Relationship between high density lipoprotein subfractions and coronary risk factors in a rural white population.
The relationship of serum high density lipoprotein cholesterol (HDL-C) levels and of the HDL2-C and HDL3-C subfractions to several factors associated with coronary risk was examined in a cross-sectional study, which included 655 men and 731 women ages 20 to 64 years. Participants with coronary heart disease (CHD) had lower levels of HDL-C, HDL2-C, and HDL3-C; however, only HDL-C in women was significant. Maleness, body mass index, triglyceride levels, tobacco use, and carbohydrate intake (in men) were significantly inversely related to total HDL-C, while alcohol intake was significantly positively related to HDL-C. The associations were stronger for HDL2-C than for HDL3-C, except that alcohol intake in men was more strongly related to HDL3-C. The findings of this study suggest that several factors that influence CHD risk do so in part through modifying HDL2-C levels.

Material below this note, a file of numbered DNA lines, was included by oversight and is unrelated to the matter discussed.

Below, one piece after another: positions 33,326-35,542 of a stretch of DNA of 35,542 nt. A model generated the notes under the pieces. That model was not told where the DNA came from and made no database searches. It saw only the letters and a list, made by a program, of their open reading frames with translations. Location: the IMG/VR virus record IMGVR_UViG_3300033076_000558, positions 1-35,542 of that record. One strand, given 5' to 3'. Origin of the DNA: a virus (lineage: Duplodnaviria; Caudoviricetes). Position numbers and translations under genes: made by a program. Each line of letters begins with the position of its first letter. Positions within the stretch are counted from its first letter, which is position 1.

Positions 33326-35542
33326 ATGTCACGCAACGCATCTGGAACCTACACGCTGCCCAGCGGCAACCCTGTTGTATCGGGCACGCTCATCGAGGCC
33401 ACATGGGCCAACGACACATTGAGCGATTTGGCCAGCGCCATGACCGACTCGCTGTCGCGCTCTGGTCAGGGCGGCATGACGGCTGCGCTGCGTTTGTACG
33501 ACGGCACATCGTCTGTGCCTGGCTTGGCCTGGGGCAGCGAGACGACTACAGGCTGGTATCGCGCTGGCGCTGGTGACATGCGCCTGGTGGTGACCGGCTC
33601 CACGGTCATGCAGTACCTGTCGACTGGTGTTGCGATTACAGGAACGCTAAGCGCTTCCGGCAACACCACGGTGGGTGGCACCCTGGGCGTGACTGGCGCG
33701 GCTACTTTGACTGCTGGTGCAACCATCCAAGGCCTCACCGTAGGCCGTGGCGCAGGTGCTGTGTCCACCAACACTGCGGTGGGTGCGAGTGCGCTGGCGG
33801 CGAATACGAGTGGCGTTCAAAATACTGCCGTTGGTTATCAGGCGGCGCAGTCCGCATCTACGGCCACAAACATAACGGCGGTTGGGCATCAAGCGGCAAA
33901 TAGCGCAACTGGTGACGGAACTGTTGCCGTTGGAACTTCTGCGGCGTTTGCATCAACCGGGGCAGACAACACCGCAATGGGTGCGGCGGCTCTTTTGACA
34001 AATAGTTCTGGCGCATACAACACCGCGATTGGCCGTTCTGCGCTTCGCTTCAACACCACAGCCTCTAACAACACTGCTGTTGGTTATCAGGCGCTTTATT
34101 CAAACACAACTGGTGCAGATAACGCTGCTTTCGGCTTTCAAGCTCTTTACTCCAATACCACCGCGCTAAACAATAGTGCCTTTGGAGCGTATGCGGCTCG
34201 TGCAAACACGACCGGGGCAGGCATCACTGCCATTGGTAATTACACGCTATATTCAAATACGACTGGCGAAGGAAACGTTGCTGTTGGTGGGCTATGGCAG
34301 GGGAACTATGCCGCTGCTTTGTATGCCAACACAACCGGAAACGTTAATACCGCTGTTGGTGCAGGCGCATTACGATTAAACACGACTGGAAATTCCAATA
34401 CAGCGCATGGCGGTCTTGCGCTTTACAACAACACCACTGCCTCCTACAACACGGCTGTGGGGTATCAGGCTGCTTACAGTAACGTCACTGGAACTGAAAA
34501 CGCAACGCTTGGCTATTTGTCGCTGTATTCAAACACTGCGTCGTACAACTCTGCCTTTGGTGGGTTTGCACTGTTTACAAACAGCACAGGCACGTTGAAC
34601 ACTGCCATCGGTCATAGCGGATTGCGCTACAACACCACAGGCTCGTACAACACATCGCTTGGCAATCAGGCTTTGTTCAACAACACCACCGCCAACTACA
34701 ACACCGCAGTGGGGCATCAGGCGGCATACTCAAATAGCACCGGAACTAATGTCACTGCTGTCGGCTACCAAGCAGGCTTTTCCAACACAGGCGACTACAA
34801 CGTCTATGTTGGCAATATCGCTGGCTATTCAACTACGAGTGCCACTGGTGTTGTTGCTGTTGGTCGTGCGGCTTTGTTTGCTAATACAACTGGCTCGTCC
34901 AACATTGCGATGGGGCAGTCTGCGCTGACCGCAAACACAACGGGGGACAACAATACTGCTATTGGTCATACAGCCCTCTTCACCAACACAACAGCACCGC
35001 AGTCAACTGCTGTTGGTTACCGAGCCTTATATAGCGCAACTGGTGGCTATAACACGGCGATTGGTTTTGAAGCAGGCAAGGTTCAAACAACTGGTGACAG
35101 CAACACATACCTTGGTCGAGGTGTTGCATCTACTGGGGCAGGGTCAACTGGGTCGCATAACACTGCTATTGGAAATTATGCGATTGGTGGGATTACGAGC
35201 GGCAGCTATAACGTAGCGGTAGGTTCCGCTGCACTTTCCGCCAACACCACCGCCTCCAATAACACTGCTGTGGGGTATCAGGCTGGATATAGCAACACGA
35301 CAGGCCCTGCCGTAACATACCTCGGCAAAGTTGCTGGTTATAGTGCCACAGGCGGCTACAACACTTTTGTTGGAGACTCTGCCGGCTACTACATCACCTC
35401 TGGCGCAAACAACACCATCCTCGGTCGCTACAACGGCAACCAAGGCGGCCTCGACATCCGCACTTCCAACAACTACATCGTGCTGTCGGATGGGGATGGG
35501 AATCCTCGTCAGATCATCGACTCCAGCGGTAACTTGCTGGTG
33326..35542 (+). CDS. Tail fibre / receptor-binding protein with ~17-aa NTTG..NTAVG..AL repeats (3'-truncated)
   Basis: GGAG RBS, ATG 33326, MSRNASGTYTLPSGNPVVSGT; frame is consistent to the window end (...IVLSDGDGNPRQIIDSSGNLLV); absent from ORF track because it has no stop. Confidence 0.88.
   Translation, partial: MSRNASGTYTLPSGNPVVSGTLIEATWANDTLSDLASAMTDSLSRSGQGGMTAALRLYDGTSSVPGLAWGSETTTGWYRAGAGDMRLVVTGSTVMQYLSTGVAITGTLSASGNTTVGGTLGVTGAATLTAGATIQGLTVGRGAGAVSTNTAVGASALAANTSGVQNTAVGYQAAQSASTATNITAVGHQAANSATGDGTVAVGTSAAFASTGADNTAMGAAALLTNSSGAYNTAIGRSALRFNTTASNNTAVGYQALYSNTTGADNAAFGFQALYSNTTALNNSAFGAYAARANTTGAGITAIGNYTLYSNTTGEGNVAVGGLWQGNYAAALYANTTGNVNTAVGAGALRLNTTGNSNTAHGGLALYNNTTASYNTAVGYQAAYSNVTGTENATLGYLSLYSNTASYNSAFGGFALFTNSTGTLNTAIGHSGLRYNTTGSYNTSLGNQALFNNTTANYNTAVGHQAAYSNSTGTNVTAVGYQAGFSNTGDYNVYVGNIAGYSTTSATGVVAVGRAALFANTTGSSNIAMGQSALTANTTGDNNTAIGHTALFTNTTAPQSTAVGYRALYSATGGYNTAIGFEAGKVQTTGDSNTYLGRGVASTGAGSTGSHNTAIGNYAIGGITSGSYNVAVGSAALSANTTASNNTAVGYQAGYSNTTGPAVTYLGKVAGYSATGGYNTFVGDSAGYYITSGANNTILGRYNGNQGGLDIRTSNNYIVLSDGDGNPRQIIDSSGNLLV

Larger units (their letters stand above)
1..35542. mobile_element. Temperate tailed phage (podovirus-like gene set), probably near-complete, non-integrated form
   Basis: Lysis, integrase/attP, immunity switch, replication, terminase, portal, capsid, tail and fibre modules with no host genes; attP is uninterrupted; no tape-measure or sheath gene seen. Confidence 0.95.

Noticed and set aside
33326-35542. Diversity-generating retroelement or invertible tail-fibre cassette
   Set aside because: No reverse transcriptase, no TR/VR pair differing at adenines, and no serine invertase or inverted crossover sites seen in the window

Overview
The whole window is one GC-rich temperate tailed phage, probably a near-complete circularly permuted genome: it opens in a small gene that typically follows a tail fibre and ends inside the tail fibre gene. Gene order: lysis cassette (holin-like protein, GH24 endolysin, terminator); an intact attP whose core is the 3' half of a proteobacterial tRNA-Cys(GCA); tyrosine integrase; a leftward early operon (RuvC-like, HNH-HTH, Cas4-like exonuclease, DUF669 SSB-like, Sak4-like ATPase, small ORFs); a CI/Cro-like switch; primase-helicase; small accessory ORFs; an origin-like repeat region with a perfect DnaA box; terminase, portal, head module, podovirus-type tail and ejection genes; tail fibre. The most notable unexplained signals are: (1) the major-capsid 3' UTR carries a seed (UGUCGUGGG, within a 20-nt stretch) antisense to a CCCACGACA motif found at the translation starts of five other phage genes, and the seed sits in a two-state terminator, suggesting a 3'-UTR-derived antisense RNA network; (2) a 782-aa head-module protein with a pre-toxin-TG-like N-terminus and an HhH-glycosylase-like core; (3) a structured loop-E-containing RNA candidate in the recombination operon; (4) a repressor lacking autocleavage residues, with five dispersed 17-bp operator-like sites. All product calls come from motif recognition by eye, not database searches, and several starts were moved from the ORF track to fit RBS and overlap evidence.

- Copyright © 1990 by American Heart Association